Books for Review:
Crank by Ellen Hopkins:
Seventeen-year-old Kristina Snow is introduced to crank on a trip to visit her wayward father. Caught up in a fast-paced, frightening, and unfamiliar world, she morphs into "Bree" after she "shakes hands with the monster." Her fearless, risk-taking alter ego grows stronger, "convincing me to be someone I never dreamed I'd want to be." When Kristina goes home, things don't return to normal. Although she tries to reconnect with her mother and her former life as a good student, her drug use soon takes over, leaving her "starving for speed" and for boys who will soon leave her scarred and pregnant. Hopkins writes in free-verse poems that paint painfully sharp images of Kristina/Bree and those around her, detailing how powerful the "monster" can be. The poems are masterpieces of word, shape, and pacing, compelling readers on to the next chapter in Kristina's spiraling world. This is a topical page-turner and a stunning portrayal of a teen's loss of direction and realistically uncertain future.
I love this book!
Glass by Ellen Hopkins
Kristina Snow was a 17-year-old with high grades and a loving family. In Crank one summer in California with a meth-addicted boyfriend destroys her life. Addicted, she's raped, and goes back home to Reno pregnant. Glass picks up a year later. She lives with her mother and works at a 7–11. Depressed about her post-baby figure, she goes back on speed to lose weight. Her mother kicks her out and gains custody of the baby. She continues to spiral to the last page, which sets readers up for a third novel. Glass is even more terrifying than Crank in its utter hopelessness; meth's power is permanent and Kristina is an addict whether she uses or not. Though her recount of events in the first book is dry and self-indulgent, the pace snowballs as soon as she takes her first toke of rock meth, and one desperate, horrifying measure or decision follows another. Like Crank, this title is written in verse, but certainly not poetry. Hopkins's writing is smooth and incisive, but her fondness for seemingly random forms is distracting and adds little to the power of the narrative. Minor characters are flat, and Kristina's overblown self-pity elicits little empathy. The author tries but fails to present meth itself as a character; her descriptions of "the monster" are precious and overwritten. Kristina's story is terrible, and even when she's high, the narrative voice and mood are sobering. Teens, including reluctant readers, may appreciate the spare style and realism of Kristina's unhappy second chapter.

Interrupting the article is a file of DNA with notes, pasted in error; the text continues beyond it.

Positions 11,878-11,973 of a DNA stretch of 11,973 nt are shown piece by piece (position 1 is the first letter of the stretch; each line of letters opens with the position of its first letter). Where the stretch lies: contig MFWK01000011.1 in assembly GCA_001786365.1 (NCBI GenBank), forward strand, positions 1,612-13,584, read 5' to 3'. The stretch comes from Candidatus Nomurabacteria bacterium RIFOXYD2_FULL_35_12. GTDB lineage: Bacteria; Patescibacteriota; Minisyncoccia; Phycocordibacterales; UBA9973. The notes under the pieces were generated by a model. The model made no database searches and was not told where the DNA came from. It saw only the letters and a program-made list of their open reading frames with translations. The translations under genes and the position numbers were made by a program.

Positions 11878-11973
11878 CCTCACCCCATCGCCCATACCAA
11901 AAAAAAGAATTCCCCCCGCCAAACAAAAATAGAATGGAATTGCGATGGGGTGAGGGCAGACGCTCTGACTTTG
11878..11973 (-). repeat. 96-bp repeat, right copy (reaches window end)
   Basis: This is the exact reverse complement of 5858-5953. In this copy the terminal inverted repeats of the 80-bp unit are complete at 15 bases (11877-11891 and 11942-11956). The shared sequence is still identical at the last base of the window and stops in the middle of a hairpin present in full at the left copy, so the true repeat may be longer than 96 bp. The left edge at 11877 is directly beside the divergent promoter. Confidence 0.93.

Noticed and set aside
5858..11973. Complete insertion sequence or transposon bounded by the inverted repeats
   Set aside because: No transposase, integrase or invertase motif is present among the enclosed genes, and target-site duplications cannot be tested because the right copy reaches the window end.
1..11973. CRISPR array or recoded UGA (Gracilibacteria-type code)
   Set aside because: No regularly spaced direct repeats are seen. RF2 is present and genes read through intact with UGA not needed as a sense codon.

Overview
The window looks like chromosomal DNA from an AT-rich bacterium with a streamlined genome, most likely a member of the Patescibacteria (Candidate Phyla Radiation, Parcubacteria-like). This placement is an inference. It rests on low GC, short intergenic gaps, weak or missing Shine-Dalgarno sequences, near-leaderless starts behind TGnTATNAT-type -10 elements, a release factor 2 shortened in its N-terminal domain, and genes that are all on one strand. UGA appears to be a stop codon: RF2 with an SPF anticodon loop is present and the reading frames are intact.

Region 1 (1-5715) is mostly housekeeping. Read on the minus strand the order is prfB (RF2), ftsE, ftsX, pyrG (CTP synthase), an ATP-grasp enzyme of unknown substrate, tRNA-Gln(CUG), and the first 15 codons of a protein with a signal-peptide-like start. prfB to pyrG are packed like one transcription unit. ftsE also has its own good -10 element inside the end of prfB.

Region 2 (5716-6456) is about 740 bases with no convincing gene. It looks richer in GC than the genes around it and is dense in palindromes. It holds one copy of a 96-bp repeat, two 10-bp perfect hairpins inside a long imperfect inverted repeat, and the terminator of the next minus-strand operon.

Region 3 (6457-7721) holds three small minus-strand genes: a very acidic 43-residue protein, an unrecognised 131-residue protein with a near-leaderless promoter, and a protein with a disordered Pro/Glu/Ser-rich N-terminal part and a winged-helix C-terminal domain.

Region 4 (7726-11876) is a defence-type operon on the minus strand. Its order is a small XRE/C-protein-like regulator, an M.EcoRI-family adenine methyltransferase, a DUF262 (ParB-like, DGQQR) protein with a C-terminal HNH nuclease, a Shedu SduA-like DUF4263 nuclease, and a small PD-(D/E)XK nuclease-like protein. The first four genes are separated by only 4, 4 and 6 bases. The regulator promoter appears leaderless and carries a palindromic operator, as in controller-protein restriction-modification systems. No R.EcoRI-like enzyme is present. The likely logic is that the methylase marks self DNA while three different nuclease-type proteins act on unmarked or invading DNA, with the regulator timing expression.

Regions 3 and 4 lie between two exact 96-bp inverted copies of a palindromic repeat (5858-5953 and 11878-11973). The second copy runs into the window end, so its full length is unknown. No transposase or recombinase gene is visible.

Love this book.
Sisters Red by Jackson Pearce
Scarlet March lives to hunt the Fenris--the werewolves that took her eye when she was defending her sister Rosie from a brutal attack. Armed with a razor-sharp hatchet and blood-red cloak, Scarlett is an expert at luring and slaying the wolves. She's determined to protect other young girls from a grisly death, and her raging heart will not rest until every single wolf is dead.
Rosie March once felt her bond with her sister was unbreakable. Owing Scarlett her life, Rosie hunts ferociously alongside her. But even as more girls' bodies pile up in the city and the Fenris seem to be gaining power, Rosie dreams of a life beyond the wolves. She finds herself drawn to Silas, a young woodsman who is deadly with an ax and Scarlett's only friend--but does loving him mean betraying her sister and all that they've worked for?
I love this book. This is my second book, so it will go in my contest pile for something that I am planning with Zoe.
Anyways, that is what I got this week. I changed it up a bit, because someone mentioned that can't do vlogs, due to bandwidth restirctions. Tell me if you like the vlog mixed with the regular way.